We’d like to believe that we live in a world of complete social mobility where achievement is on merit. Certainly our politicians would like us to.   And perhaps to an extent we do, financially.  But how do we deal with the emotional complexity of social mobility?

Mobile from Paper Birds (at Ramsbottom but as part of Bury Met’s programme) examines whether you can truly leave behind the place and the norms from where you came.  Do you ever stop feeling like a fraud, an imposter? Or do you turn your back on your past so completely that you shut your mind to the paradoxes within your life?

I remember at 13 being called into the school office to be told I would be getting the free school uniform bursary because mum could no longer afford to pay for it.  Seven years later I spent the first term at university in a fog trying to make sense of the rarified world I found myself in.  Over time you learn what is required to fit in.  Perhaps you change your past. Perhaps you become someone you’re not. Certainly you learn the new rules.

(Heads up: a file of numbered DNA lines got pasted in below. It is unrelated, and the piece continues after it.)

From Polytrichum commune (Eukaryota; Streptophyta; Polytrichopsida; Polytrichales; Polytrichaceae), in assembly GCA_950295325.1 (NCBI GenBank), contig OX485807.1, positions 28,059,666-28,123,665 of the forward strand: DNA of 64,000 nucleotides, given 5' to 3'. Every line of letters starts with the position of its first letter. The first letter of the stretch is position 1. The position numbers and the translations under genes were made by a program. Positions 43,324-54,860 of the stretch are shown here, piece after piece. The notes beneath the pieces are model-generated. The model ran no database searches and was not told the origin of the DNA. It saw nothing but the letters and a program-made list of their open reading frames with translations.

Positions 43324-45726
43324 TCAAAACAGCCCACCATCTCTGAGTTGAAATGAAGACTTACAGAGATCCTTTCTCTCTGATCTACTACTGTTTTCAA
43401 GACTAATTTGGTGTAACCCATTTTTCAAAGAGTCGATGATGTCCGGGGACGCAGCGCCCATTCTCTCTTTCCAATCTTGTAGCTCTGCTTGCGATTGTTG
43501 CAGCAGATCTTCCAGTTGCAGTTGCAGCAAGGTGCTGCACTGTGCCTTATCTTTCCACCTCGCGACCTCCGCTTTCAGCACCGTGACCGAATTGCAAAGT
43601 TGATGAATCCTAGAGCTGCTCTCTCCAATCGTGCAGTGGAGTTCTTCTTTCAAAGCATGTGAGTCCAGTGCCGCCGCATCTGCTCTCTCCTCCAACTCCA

In this production ‘Cindy’ takes you through her life in an impressive piece of storytelling interspersed with verbatim accounts. Set in a caravan for an audience of eight, the focus is on the emotional issues of social mobility,  leaving just enough space to add in your own experiences.   Technically complex with perfectly timed scenes, it’s a production that takes you along the road of trying to reconcile your past with your future.

Was that a snippet of John Lennon’s Working Class Hero I heard as Cindy briefly opens a cupboard door?  In every way this is a moving and brilliant show.

Various venues over the summer including Bury Met, Waterside Arts Sale and HOME.



Theatre lover, amateur director, occasional actor, writer.

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